Scaling-up viral load testing in Ghana is critical to stopping HIV

Scaling-up viral load testing in Ghana is critical to stopping HIV

By Robyn Sagal, specialist, Global Health, APHL; Samantha Dittrich, manager, Global Health Security, APHL

When HIV first struck Ghana in 1986, it didn’t adhere to global trends. There was a high prevalence of HIV in females, not males. The spread began in rural areas, not urban centers. Regions with more polygamy had lower rates of HIV, not higher. Over 30 years later, Ghana has made significant headway in slowing new infections, but there continues to be an upward trend that’s deeply concerning.

The top HIV/AIDS experts around the world see substantial evidence that antiretroviral therapy (ART) can be highly successful in suppressing the virus in infected people and decreasing the likelihood of transmission. In fact, evidence shows that when the virus is suppressed to the point of being undetectable, the infected individual has low or no risk of transmitting the virus to others. Given these facts, one key to slowing and eventually halting the transmission of HIV is close monitoring of every infected person’s viral load (testing for the amount of HIV in the blood). Regular and consistent viral load testing can determine whether ART is a success or failure. If ART is successful, viral load testing will indicate viral suppression; if not, as when treatment is inconsistent or the virus has become drug resistant, it will show either no change or an increase in viral load. Viral load testing is critical to determining next steps for individual treatment as well as determining whether the epidemic is progressing or regressing.

In keeping with global HIV response efforts, Ghana is shifting their attention to scaling-up viral load testing per the World Health Organization’s (WHO) “treat all” recommendation. That is, not only should infected and high-risk individuals receive ART, they should also have access to regular viral load testing. Additionally, the country has adopted the UNAIDS 90/90/90 global targets aimed at ensuring that 90% of the people receiving treatment are virally suppressed, with the goal of ending HIV/AIDS by 2030. Scaling-up viral load testing requires increasing laboratory capacity, an undertaking to which Ghana and APHL are committed.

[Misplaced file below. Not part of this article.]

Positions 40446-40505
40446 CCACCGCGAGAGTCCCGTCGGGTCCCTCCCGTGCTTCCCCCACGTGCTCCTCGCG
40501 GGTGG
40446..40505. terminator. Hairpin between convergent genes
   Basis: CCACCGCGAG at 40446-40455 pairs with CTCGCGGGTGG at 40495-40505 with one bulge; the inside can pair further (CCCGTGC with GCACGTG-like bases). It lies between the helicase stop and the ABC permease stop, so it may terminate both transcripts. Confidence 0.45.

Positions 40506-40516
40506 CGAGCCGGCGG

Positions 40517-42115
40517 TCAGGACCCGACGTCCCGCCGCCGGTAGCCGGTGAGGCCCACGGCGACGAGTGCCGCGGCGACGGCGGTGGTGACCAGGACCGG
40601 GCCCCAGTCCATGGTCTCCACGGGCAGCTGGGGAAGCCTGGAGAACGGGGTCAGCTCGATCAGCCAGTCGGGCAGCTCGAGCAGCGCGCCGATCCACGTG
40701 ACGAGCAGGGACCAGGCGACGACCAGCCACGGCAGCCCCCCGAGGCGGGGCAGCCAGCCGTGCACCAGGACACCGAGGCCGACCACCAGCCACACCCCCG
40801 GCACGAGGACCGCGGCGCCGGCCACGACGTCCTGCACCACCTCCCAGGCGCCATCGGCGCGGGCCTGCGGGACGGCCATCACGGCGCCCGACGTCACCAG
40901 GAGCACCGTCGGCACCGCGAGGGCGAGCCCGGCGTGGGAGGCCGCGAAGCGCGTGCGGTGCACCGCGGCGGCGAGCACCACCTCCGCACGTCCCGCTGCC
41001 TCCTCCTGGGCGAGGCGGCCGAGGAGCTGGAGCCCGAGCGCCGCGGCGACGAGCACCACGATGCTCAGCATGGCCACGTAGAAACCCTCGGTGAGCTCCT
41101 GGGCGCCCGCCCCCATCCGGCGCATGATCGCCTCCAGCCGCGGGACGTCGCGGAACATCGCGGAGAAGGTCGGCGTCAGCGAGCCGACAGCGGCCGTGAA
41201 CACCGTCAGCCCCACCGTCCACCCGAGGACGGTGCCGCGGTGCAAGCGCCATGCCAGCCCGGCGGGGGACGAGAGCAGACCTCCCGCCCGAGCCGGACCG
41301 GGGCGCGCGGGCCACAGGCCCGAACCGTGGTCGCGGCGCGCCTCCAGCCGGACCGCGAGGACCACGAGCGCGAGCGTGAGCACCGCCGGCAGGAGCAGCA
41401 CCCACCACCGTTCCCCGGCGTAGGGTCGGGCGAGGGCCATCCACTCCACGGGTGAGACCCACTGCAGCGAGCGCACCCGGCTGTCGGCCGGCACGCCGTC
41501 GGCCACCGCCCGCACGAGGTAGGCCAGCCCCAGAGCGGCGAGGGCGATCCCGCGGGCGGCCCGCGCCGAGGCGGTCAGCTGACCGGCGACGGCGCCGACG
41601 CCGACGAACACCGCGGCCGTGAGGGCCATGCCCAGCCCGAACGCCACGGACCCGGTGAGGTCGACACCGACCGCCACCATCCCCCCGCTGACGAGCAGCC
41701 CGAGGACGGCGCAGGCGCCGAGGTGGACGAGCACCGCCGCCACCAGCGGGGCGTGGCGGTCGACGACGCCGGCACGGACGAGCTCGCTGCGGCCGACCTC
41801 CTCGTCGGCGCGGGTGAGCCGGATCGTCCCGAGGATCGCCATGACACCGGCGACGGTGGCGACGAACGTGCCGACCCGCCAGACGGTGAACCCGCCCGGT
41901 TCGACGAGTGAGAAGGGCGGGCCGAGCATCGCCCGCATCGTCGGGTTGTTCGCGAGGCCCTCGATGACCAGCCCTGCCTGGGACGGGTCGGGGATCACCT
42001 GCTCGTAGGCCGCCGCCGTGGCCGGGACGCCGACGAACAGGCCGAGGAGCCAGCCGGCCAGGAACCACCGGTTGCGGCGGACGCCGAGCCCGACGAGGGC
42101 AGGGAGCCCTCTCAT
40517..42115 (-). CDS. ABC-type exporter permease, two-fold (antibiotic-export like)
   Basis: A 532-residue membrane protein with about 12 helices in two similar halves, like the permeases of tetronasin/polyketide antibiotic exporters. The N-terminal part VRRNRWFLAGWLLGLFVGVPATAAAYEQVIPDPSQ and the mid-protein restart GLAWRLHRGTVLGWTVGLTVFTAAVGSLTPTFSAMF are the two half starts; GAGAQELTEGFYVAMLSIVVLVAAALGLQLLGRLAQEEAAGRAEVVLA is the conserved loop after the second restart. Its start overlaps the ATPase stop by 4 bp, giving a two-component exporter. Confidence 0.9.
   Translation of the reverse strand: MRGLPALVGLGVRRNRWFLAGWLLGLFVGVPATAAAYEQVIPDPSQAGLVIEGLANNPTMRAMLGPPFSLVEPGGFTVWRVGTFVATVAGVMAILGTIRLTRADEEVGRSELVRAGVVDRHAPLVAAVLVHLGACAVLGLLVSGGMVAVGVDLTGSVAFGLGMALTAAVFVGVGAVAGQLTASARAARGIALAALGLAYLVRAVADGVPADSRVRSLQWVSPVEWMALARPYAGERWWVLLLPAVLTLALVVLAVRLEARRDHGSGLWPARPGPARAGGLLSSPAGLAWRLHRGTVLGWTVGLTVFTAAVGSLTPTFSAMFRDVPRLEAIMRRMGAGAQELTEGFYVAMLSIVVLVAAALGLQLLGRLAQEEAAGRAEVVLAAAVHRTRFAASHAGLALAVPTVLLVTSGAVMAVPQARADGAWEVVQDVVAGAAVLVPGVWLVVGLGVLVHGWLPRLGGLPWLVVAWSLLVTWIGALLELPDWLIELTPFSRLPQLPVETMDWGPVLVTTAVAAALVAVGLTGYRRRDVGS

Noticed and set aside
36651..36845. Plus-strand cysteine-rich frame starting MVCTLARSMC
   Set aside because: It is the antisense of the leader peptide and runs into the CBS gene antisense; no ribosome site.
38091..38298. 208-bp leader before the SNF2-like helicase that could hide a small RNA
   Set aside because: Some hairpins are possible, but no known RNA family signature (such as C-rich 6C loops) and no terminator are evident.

In order to develop the Ghana Laboratory Viral Load Testing Extension plan, APHL has worked closely with CDC-Ghana, the Ghanaian Ministry of Health (MOH), Ghana Health Service (GHS), the National AIDS Control Programme (NACP) and many other partners and stakeholders. This plan outlines a strategy to increase and monitor laboratory capacity for viral load testing. It includes an ambitious, targeted approach that balances achieving global goals of ART treatment monitoring with the limited resources available in the country. The plan accelerates the scale-up of viral load testing by defining national testing targets and a timeframe for achieving them, improving stakeholder collaboration and pooling available resources for better distribution.

In addition, APHL has collaborated with the Centre for Remote Sensing and Geographic Information Services (CERSGIS) to map all 245 ART centers in Ghana. This huge undertaking generated geo-referenced maps for each site, including the latitude and longitude of the ART centers along with other related attributes such as differentiated models of care sites, regional viral load centers, sector viral load centers, functional viral load centers, testing staff capacity, ART equipment at the centers and much more. Visualizing these data at various administrative levels provides national decision makers with a more nuanced understanding of program coverage and priorities for scale-up. By mapping rather than graphing or charting the data, users are better able to recognize important patterns.

As the global health community works to end AIDS by 2030, laboratory testing will continue to be essential for diagnosis, treatment and prevention. APHL’s viral load scale-up activities in Ghana will help those already afflicted by HIV/AIDS to receive effective treatment and  will ultimately decrease the number of new infections in the country.

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